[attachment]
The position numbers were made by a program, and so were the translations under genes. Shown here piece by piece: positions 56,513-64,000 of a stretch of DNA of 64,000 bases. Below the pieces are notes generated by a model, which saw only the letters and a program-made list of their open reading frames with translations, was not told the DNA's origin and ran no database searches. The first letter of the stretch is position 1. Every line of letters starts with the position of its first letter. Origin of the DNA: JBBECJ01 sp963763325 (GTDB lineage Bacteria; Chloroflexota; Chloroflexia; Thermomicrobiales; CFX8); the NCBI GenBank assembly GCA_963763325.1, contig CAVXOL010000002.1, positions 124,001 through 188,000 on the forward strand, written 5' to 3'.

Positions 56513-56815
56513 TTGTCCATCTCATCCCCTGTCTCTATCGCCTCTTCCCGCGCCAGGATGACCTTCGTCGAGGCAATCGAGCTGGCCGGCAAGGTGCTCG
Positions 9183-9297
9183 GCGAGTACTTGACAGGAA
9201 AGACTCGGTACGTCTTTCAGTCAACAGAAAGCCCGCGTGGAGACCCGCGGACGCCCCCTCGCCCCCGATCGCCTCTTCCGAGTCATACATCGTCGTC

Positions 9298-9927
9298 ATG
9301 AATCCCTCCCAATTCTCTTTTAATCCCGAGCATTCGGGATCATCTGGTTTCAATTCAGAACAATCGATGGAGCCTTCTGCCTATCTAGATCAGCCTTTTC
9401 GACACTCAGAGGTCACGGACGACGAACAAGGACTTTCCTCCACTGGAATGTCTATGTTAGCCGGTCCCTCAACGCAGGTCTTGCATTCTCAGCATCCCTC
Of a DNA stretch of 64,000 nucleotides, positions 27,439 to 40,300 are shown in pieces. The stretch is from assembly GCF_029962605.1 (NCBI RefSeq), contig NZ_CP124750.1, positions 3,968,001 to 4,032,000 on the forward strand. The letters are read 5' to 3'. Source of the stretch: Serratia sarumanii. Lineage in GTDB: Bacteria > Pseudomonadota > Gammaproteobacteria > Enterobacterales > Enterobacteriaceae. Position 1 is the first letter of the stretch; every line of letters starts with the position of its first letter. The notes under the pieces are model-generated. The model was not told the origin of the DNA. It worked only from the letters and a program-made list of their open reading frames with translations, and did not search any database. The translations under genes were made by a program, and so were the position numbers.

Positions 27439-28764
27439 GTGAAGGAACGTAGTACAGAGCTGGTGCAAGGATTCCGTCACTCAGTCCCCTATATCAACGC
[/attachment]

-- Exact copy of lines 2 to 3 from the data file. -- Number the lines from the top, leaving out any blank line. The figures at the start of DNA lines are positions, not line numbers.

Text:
Positions 56513-56815
56513 TTGTCCATCTCATCCCCTGTCTCTATCGCCTCTTCCCGCGCCAGGATGACCTTCGTCGAGGCAATCGAGCTGGCCGGCAAGGTGCTCG